THE CHAMBERED NAUTILUS
THIS is the ship of pearl, which, poets feign,Sails the unshadowed main,—The venturous bark that flingsOn the sweet summer wind its purpled wingsIn gulfs enchanted, where the Siren sings,And coral reefs lie bare,Where the cold sea-maids rise to sun their streaming hair.
Its webs of living gauze no more unfurl;Wrecked is the ship of pearl!And every chambered cell,Where its dim dreaming life was wont to dwell,As the frail tenant shaped his growing shell,Before thee lies revealed,—Its irised ceiling rent, its sunless crypt unsealed!
Year after year beheld the silent toilThat spread his lustrous coil;Still, as the spiral grew,He left the past year's dwelling for the new,Stole with soft step its shining archway through,Built up its idle door,Stretched in his last-found home, and knew the old no more.
Thanks for the heavenly message brought by thee,Child of the wandering sea,Cast from her lap, forlorn!From thy dead lips a clearer note is bornThan ever Triton blew from wreathed hornWhile on mine ear it rings,Through the deep caves of thought I hear a voice that sings:—
Build thee more stately mansions, O my soul,As the swift seasons roll!Leave thy low-vaulted past!Let each new temple, nobler than the last,Shut thee from heaven with a dome more vast,Till thou at length art free,Leaving thine outgrown shell by life's unresting sea!SUN AND SHADOW
As I look from the isle, o'er its billows of green,To the billows of foam-crested blue,Yon bark, that afar in the distance is seen,Half dreaming, my eyes will pursueNow dark in the shadow, she scatters the sprayAs the chaff in the stroke of the flail;Now white as the sea-gull, she flies on her way,The sun gleaming bright on her sail.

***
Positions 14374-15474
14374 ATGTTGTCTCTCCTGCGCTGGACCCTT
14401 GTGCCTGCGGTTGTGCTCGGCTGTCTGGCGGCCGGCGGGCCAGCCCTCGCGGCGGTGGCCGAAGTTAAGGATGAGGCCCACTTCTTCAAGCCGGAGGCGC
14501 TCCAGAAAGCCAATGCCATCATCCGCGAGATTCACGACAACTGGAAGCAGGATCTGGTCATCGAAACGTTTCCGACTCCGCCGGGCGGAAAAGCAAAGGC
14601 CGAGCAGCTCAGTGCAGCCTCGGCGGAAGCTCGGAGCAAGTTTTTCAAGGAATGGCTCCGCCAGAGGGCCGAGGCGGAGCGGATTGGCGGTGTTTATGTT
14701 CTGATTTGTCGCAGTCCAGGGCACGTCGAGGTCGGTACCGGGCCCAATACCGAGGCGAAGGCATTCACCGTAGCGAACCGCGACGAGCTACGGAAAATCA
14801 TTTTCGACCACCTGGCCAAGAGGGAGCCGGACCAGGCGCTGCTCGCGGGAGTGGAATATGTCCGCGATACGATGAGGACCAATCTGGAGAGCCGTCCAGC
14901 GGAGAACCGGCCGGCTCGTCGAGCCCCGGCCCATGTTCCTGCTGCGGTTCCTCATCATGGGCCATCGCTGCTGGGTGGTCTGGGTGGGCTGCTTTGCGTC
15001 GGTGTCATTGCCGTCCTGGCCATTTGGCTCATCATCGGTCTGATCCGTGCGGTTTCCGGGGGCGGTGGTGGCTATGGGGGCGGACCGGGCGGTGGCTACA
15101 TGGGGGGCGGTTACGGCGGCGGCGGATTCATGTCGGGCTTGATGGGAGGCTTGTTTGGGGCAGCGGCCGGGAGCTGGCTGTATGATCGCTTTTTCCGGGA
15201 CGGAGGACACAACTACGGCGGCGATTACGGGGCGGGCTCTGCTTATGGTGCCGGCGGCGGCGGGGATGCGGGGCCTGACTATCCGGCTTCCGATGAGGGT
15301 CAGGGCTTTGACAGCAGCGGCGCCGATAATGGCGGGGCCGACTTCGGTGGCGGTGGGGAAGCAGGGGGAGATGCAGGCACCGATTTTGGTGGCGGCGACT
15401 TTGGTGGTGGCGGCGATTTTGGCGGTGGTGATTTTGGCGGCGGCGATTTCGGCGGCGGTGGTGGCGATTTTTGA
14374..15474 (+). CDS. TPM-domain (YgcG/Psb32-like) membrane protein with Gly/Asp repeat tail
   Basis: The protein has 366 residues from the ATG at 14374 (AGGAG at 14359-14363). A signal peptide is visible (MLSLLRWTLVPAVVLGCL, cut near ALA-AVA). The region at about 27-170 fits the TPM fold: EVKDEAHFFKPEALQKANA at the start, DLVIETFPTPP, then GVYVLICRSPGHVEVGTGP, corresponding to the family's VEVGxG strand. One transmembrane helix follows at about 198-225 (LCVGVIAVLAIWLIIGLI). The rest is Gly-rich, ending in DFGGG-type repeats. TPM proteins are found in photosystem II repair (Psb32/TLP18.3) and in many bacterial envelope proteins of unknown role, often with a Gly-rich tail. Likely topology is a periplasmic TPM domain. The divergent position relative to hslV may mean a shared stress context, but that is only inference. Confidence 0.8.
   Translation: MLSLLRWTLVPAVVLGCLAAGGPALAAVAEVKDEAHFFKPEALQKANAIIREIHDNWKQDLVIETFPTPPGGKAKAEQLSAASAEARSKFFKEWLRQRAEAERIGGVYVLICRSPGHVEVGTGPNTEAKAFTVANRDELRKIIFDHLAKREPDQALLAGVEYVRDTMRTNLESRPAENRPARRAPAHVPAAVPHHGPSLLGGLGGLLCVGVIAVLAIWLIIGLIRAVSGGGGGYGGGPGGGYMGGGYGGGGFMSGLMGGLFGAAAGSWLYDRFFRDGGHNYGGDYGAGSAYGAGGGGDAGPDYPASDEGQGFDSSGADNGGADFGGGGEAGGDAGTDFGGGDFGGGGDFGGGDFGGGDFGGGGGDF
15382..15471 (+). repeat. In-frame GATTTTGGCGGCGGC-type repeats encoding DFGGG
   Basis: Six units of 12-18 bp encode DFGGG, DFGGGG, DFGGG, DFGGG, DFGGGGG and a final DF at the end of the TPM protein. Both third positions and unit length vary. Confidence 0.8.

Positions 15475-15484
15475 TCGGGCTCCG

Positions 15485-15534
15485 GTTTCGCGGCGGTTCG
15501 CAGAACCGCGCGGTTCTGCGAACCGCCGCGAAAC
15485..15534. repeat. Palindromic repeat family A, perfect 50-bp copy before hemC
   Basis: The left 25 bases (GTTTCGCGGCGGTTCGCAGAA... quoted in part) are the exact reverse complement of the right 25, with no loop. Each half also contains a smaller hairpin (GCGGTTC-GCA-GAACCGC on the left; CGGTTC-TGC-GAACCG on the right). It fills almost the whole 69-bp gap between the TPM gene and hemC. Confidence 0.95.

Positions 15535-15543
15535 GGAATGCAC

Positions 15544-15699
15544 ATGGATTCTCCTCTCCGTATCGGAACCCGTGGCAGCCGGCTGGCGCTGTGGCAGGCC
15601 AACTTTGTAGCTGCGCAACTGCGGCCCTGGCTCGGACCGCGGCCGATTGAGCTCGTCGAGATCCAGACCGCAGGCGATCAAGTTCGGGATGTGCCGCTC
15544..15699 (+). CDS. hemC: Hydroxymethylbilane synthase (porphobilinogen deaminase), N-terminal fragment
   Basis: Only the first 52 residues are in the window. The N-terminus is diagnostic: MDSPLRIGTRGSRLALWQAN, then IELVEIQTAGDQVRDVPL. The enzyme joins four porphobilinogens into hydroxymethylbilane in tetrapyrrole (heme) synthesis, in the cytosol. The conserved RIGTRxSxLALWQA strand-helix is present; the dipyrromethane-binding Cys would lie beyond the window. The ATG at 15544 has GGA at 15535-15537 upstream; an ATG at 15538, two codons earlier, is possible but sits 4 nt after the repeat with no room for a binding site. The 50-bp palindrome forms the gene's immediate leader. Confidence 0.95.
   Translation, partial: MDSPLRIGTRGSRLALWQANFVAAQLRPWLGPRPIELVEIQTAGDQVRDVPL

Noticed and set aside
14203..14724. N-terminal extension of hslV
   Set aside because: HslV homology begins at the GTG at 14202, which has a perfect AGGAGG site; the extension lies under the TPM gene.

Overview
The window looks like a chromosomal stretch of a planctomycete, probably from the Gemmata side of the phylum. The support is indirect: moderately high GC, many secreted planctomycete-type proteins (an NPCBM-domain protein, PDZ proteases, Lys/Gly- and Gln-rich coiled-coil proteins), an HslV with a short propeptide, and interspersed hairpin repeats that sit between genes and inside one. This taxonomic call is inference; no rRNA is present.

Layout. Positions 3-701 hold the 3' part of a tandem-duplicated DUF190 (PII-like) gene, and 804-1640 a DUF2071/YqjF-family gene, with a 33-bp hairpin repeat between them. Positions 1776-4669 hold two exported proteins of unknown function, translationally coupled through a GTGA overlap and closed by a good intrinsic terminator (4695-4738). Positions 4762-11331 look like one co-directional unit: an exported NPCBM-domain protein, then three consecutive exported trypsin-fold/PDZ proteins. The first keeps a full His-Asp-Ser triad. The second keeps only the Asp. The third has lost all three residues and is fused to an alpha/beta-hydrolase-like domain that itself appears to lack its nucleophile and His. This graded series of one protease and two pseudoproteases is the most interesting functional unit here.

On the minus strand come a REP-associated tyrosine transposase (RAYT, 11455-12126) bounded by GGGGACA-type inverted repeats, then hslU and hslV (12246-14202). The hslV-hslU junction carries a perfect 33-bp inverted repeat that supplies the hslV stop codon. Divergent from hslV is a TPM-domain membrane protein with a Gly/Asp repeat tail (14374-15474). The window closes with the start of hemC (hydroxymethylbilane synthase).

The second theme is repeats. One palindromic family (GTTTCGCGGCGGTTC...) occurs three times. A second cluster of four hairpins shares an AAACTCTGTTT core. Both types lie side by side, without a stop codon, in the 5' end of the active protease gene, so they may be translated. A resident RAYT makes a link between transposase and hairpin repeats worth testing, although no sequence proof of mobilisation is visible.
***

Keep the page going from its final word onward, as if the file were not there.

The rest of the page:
Yet her pilot is thinking of dangers to shun,—Of breakers that whiten and roar;How little he cares, if in shadow or sunThey see him who gaze from the shore!He looks to the beacon that looms from the reef,To the rock that is under his lee,As he drifts on the blast, like a wind-wafted leaf,O'er the gulfs of the desolate sea.
Thus drifting afar to the dim-vaulted cavesWhere life and its ventures are laid,The dreamers who gaze while we battle the wavesMay see us in sunshine or shade;Yet true to our course, though the shadows grow dark,We'll trim our broad sail as before,And stand by the rudder that governs the bark,Nor ask how we look from the shore!MUSA
O MY lost beauty!—hast thou folded quiteThy wings of morning lightBeyond those iron gatesWhere Life crowds hurrying to the haggard Fates,And Age upon his mound of ashes waitsTo chill our fiery dreams,Hot from the heart of youth plunged in his icy streams?
Leave me not fading in these weeds of care,Whose flowers are silvered hair!Have I not loved thee long,Though my young lips have often done thee wrong,And vexed thy heaven-tuned ear with careless song?Ah, wilt thou yet return,Bearing thy rose-hued torch, and bid thine altar burn?
Come to me!—I will flood thy silent shrineWith my soul's sacred wine,And heap thy marble floorsAs the wild spice-trees waste their fragrant stores,In leafy islands walled with madreporesAnd lapped in Orient seas,When all their feathery palms toss, plume-like, in the breeze....